Now might be a good time for Democrats engaged in the interminable globalist vs. nationaists trade argument to give it a rest and think about a reasonable compromise that can unify Dems and advance our trade policy to a more beneficial level. At In These Times, Leon Fink, editor of the journal Labor: Studies in Working-Class History of the Americas, has a timely post on the topic, “On Trade, Our Choices Aren’t Only Xenophobic Nationalism Or Neoliberal Globalization.” As Fink frames the argument,
Few issues are receiving a more insipid—and thus more harmful—treatment in our public discourse than world trade. Along with immigration, “free trade” is now the foremost symbol of a supposed either/or choice between globalism and nationalism.
“Globalists” generally hail the liberal marketplace as the engine of economic prosperity and assail its critics as uneducated and irrational isolationists, while “nationalists” instinctively identify trade with economic decline (or at least the loss of good working-class jobs), rising inequality and a general loss of control over the future.
…Absent a move towards what we might call progressive internationalism, we are forced to choose between “globalists,” heedless of the consequences of development for those outside the professional and financial classes, or “nationalists,” suspicious of and hostile towards the world beyond our borders. Neither posture holds out much prospect for economic renewal, either at home or abroad.
…This framework risks closing off our best possibilities for building a progressive economic future. We need a new paradigm.
Fink reviews the effects of trade agrrements, from Breton Woods, to Smoot-Hawley and NAFTA agreements, leading up to the current conflict over TPP. He pegs the still-central argument as “how best to tackle the negative effects of globalization without upsetting the entire applecart of world trade?” and notes, “Oddly, most other problems of world economic integration have found solutions through compromise, whereas trade has remained the province of extreme either/or.”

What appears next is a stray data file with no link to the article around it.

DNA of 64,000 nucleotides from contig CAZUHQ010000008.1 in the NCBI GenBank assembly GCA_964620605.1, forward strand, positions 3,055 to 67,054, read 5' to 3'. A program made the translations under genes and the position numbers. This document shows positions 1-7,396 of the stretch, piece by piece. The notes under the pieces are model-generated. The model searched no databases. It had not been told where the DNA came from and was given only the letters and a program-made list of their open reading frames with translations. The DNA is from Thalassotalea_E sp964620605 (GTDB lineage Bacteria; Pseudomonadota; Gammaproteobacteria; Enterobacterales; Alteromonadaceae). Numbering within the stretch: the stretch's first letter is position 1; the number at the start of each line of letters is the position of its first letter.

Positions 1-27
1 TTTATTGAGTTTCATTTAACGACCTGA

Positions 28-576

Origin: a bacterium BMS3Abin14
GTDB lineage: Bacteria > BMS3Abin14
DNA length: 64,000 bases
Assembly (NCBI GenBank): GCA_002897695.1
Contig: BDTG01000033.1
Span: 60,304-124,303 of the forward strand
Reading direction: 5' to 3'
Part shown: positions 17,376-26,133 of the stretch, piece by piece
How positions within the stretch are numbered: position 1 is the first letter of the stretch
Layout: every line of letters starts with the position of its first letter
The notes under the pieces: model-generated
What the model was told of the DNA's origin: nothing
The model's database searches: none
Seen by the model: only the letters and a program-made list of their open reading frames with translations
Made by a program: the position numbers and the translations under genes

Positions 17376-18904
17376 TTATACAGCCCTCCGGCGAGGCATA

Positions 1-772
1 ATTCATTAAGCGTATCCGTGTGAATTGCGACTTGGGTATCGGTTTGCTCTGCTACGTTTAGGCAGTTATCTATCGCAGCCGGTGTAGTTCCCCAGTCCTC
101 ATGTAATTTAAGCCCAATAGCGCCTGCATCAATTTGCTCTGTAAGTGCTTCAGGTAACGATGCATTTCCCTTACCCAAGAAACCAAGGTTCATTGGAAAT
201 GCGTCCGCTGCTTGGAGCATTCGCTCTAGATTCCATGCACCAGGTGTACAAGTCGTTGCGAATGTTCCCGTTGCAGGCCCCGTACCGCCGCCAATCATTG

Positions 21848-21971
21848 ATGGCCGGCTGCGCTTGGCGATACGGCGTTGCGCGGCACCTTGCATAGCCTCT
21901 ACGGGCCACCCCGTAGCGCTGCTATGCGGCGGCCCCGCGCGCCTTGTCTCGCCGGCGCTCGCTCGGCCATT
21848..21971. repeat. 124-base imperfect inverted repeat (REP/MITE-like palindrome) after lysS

Perhaps the “extreme either/or” character of the TPP debate is symptomatic of the hyper-polarization of the 2016 political environment. Fink reminds his readers that it wasn’t so long ago that international economic policy conflicts were resolved through well-reasoned compromises, like mining and fishing territorial agreements, or IMF/World Bank protection of vulnerable currencies. However, explains Fink,
…There is no such movement towards an adoption of mutually-agreed international principles on matters of trade. In a politically suffocating manner, one is either pro-free trade (most big business and most Clinton-Bush-Obama policies), anti-free trade (Donald Trump with a proposed 45% tariff on China) or stumbling in the middle (pro-then-anti-TPP Hillary Clinton). The Trans-Pacific Partnership, in particular, attempts to overcome First World skepticism with side agreements on labor, affecting workers in Vietnam, Malaysia, and Brunei, but the record of enforcement for such guarantees is spotty at best.
The options here present a silly, self-defeating set of choices and one that both workers and consumers in the United States and Europe need quickly to transcend.
Fink calls for a new world framework which establishes “Not just financial stability, but the regulation of trade and debt” and “Global exchanges” that “yield equitable employment as well as enhanced bottom lines.” He urges that “NAFTA or TPP-type agreements” should provide “a step ladder of wage increases in the cheaper-labor countries as well as plans for displaced workers in the higher-wage countries before approving massive shake ups. In return, poor countries could count on significant debt relief.”
Instead of drifting into hyper-partisan camps bellowing against the evils of globalism or protectionism, Democrats should light a path forward to a new era of mutually-beneficial trade agreements that protect workers and transcend ideological extremes. Republicans are ideologically incapable of providing the needed leadership. For Democrats, it could be the pivotal compromise that wins the support of millions of working-class families and ensures a stable majority well into the future.